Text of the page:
The federal government will introduce new legislation aimed at toughening up copyright laws in the digital world, CTV News has learned. Still, industry stakeholders who say file sharing is stealing say the laws are not stringent enough.
[…] The new legislation will contain rules that will make it illegal to hack or break into the digital locks often used to prevent the copying of movies and software — although it will remain perfectly legal in Canada to copy a CD for personal use.
“The digital locks themselves can be used to take away rights that users already have,” University of Ottawa law professor Michael Geist told CTV News.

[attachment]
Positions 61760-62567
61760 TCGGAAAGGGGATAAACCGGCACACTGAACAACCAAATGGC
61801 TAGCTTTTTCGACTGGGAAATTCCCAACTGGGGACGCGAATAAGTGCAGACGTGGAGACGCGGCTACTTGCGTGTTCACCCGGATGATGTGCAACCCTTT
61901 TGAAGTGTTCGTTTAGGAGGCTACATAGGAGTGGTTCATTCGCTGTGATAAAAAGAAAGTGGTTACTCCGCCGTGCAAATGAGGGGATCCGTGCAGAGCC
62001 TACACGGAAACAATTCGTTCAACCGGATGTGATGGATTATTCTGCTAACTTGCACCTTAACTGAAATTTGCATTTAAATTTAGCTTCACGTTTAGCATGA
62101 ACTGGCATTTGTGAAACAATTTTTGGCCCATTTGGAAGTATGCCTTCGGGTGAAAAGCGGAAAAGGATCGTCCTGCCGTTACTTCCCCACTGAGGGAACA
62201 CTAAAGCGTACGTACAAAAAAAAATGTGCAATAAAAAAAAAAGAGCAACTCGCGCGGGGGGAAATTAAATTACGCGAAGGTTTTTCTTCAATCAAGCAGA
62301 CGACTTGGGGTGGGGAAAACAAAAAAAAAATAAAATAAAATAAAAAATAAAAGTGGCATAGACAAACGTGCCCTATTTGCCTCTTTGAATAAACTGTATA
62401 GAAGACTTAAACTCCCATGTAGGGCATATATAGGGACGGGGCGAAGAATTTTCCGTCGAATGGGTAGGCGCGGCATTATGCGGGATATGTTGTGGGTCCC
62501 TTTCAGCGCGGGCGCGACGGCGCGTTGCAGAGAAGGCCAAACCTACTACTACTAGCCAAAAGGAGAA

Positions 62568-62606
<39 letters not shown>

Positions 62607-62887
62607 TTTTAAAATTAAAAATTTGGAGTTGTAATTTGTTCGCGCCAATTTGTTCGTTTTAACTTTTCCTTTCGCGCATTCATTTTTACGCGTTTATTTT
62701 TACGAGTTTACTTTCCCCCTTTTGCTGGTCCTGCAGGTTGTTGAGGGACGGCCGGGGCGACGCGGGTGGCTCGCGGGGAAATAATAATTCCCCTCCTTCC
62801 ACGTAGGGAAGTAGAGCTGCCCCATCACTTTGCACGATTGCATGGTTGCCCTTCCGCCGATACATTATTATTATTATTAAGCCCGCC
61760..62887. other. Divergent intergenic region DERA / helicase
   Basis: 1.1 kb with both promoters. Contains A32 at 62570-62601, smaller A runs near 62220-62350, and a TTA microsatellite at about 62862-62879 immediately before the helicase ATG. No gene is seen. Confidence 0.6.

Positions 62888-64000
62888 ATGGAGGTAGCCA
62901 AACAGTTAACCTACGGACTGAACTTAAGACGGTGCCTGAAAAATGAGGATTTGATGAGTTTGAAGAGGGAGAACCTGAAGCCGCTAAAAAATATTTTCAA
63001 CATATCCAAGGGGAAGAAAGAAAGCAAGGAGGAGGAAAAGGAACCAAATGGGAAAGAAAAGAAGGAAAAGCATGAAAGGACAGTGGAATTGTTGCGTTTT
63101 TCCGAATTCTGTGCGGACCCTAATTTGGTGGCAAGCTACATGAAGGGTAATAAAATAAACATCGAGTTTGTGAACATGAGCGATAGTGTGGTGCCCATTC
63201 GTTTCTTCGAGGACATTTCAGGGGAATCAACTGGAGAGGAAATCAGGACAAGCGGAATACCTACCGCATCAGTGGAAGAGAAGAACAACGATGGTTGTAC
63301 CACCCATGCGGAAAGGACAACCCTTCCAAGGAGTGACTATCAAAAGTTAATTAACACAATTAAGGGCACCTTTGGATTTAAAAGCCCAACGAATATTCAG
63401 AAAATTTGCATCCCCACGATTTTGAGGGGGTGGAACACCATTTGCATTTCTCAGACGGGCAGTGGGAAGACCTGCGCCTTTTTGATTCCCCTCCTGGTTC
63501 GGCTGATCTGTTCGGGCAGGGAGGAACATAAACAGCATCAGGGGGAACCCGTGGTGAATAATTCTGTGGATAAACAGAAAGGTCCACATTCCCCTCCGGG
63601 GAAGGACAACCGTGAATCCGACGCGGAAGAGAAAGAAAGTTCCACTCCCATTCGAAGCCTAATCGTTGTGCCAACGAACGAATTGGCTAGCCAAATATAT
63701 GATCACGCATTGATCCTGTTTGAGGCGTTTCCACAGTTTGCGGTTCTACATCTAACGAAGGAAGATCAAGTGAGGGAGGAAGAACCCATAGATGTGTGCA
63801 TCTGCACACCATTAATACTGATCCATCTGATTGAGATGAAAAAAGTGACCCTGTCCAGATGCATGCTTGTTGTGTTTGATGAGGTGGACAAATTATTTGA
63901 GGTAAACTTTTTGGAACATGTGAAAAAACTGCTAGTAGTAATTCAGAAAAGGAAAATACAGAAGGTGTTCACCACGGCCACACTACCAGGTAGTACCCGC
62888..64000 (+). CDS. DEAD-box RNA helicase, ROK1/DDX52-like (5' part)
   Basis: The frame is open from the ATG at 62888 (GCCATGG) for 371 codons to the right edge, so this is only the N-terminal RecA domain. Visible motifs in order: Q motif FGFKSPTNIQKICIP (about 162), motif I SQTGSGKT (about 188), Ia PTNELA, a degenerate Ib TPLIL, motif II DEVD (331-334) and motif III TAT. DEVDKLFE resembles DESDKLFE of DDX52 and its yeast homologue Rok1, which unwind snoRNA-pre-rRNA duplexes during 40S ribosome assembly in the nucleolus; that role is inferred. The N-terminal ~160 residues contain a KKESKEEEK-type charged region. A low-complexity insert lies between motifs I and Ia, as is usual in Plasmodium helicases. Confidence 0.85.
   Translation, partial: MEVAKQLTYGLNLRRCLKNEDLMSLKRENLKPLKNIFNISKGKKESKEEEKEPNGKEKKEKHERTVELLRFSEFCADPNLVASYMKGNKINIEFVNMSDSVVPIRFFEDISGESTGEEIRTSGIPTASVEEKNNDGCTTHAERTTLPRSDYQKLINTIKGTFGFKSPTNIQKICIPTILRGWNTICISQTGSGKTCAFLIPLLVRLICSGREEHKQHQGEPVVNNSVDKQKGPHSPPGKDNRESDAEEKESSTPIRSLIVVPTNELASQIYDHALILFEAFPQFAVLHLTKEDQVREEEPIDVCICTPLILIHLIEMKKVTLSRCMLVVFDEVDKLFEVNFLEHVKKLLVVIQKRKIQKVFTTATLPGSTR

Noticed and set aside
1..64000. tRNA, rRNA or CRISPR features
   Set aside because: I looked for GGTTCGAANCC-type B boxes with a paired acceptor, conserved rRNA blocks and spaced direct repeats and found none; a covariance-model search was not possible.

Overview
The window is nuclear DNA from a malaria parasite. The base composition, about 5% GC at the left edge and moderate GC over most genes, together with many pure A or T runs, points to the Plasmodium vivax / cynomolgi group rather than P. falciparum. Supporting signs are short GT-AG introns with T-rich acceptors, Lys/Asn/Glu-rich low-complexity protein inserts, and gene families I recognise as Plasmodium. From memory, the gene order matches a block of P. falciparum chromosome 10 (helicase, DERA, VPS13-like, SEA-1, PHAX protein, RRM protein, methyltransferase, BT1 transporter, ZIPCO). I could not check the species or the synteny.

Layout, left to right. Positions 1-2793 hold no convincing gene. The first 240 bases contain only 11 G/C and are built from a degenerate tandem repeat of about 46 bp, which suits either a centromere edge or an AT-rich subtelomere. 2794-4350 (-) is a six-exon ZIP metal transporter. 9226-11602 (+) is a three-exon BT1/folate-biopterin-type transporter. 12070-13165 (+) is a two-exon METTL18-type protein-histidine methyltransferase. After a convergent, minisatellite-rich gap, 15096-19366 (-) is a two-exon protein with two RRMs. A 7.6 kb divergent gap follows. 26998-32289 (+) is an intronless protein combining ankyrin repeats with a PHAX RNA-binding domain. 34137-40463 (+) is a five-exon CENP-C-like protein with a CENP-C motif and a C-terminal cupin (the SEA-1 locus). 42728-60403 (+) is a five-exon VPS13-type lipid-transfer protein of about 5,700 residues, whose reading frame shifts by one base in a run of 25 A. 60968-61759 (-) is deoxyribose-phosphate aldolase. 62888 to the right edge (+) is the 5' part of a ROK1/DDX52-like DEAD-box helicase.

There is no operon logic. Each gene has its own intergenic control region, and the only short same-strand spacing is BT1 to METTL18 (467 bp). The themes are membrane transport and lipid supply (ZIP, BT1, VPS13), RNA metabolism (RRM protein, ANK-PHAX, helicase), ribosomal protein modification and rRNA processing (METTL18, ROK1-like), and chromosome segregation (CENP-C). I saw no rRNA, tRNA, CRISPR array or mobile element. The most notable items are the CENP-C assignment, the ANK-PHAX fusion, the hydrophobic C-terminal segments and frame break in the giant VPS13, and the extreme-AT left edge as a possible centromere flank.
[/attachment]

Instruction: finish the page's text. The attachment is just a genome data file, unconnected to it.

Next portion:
The sum total of this data (and similar relatively recent data on film) is that there are good news, bad news, and really bad news stories here. The good news is that Canadian cultural industries are doing well and that Canadian cultural support is having its desired effect. The bad news is that notwithstanding the growth, Canada still has a significant cultural goods and services deficit so that for all the success, foreign creators and companies continue to take far more out of Canada, than Canadians earn abroad. The really bad news is that we are about to see proposals for Canadian copyright laws that will both ignore our successes and exacerbate our shortcomings.